NEW Packages process

Loïc Martin loic.martin3 at gmail.com
Wed Apr 16 17:51:36 BST 2008


I'm no MOTU and just speak from a newbie uploader's perspective.

Daniel Holbach wrote :
> -----BEGIN PGP SIGNED MESSAGE-----
> Hash: SHA1
> 
> Stefan Potyra schrieb:
>> One argument against it raised in the past is, that this might lead to fewer 
>> people reviewing a package (or giving an ACK for a package), as they might be 
>> unsure about it.
> 
> Maybe the right fix for this the situation is to establish an easy way to
>  - solicit feedback about a packaging situation one is unsure about
>  - document the "best way to solve problem X" either in
> https://wiki.ubuntu.com/UbuntuDevelopment/CodeReviews or
> https://wiki.ubuntu.com/PackagingGuide
> 
> I can see a number of additional benefits in this solution.

I'm no MOTU or REVU expert, so I might be completely OT (if so, just 
disregard my comment) but from what I've understood from scarce contacts 
with uploading a new package and uploading one packaging patch in 
Launchpad, there's a few questions/suggestions :


1. Is it possible to review what are the most frequent packaging errors, 
and how much of these can be picked up by a few scripts?

IMHO, most new contributors would omit debian/copyright, or tend to 
indicate the wrong Ubuntu version (i.e. the stable release instead of 
the development one, since at first you're not going to know about SRU 
policy), leave the Debian one, forget to fill some fields in 
debian/control, include binaries, etc...

Could it be possible to automate most of these checks and others, so 
each uploader would get feedback on the first screening errors ( a 
process which, at the moment, can take 2+ weeks)? The system could point 
to the relevant parts of the documentation (hypertext links or extracts) 
for each problem, and provide information on how to receive human 
interaction if necessary - irc, mailing list or, better, a packaging 
forum since Windows users aren't used to irc and mailing lists). In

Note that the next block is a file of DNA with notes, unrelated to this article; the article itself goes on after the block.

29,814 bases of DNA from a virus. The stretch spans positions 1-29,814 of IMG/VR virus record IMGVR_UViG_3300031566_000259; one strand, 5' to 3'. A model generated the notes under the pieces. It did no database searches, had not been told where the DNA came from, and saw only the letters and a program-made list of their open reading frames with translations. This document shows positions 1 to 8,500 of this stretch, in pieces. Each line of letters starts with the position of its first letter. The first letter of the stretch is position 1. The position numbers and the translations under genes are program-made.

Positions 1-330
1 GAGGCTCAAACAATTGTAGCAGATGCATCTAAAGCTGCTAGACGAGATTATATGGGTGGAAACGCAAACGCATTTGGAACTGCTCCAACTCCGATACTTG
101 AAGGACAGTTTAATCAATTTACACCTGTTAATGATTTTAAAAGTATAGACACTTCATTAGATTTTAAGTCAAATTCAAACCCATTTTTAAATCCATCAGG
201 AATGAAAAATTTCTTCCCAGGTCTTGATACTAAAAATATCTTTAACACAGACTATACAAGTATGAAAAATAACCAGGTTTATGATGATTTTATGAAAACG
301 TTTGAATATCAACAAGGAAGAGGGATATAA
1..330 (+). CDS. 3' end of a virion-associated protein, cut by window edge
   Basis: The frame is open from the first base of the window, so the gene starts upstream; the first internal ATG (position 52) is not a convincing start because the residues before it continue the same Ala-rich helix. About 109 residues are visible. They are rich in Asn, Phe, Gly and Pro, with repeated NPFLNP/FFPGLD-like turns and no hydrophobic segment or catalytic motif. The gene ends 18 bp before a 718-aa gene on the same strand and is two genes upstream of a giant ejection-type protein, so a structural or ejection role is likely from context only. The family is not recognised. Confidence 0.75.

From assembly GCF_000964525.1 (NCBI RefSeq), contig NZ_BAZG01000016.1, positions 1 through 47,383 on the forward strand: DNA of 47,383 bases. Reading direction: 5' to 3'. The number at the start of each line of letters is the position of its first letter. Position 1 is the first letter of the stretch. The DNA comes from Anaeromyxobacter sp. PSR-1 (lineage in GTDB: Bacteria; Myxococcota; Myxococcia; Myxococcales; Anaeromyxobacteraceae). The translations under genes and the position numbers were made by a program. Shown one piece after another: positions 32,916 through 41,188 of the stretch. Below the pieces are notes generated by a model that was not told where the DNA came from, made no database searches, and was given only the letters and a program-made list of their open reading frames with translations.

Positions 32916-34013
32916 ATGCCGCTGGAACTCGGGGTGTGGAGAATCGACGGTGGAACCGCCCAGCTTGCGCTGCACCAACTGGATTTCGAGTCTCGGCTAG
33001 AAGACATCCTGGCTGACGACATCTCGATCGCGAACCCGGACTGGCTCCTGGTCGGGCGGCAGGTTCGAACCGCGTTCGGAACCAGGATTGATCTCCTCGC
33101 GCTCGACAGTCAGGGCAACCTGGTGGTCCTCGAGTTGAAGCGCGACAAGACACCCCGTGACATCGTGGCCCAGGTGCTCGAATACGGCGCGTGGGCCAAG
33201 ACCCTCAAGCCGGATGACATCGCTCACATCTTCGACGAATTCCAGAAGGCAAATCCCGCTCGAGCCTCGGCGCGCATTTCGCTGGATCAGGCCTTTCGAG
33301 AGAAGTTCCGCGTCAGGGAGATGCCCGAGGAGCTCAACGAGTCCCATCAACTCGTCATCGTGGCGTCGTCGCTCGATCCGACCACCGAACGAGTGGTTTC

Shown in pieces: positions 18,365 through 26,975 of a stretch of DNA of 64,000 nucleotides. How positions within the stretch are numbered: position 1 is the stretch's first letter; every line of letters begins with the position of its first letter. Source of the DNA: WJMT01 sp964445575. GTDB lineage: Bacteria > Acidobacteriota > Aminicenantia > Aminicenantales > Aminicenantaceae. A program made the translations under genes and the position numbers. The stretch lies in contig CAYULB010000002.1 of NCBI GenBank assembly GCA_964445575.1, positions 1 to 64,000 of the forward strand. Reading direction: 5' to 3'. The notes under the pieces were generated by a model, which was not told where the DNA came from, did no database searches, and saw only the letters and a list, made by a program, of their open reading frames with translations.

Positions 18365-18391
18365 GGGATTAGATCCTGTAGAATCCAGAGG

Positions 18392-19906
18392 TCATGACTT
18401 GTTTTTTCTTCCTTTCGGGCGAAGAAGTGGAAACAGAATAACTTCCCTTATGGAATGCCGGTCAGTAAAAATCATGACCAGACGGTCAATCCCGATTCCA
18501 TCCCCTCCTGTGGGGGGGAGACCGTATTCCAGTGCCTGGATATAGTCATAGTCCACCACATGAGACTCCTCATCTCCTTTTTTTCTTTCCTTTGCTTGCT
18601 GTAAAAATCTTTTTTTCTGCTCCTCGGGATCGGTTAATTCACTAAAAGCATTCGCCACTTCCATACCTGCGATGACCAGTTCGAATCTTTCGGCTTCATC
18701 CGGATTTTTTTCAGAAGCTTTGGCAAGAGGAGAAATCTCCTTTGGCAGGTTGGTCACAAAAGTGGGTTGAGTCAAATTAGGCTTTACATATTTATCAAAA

short, a kind of lintian for common mortals, but server-side.

Result : the packager gets immediate input, and reviewers know that 
they're only reviewing pre-screened packages which should already build 
and meet a few basic standards. How costly would it be for the server to 
try and test building each upload - getting the tarball, applying the 
patches, trying to build the package, and even trying to run it?) The 
system could even replace all Debian versions or wrong Ubuntu versions 
in debian/control by the development one, and see if it still builds/run.


2. When the new package is uploaded, the uploader's email could be added 
as a bug contact, while all reviewing comments (including the automated 
screening results) are forwarded to its email address, ensuring nobody 
loses touch with their package unless they'd really have no interest in 
it (which I assume isn't the case in the first place).

I can imagine lots of people disappear after having uploaded a package 
because they just stopped checking everyday for feedback after 2 weeks 
or so. Having an email appear in your letterbox even when you'd long 
forgotten you ever uploaded a package could solve that problem (who in 
their right mind would force themselves spending 10 min a day on that 
when there's no indication you'll ever receive an answer before upstream 
releases a new version, forcing you to restart the counters - 2+ weeks 
wait before any new review).
After 2 weeks, either you imagine nobody's going to review your package, 
  or - at best - you imagine there's always going to be a 2+ weeks delay 
at each step of the process.


Having automated screening/answering could save a lot of unproductive 
time from MOTU. It would be a guaranty that they'll never be spending 
time on a package whose uploader might disappear, since they'd known the 
uploader was willing to fix the first packaging errors and has already 
learnt a bit in the process. First-time uploaders don't have a break 
between the upload and the fixes, so their interest is keen. A 2 weeks 
wait also does a lot of harm in any learning process (ask any teacher) 
since you'll have forgotten most of what you already had to learn in 
order to build your first package - that means losing a few days again 
just to get to the level you were when you uploaded the package in the 
first place, then learning new information to fix your errors.

Having an email process also ensures no uploaders forget their uploads, 
while Help - and explanations on how to get it - is available to the 
uploader.


That's a long email for what is just my two cents.

Loïc



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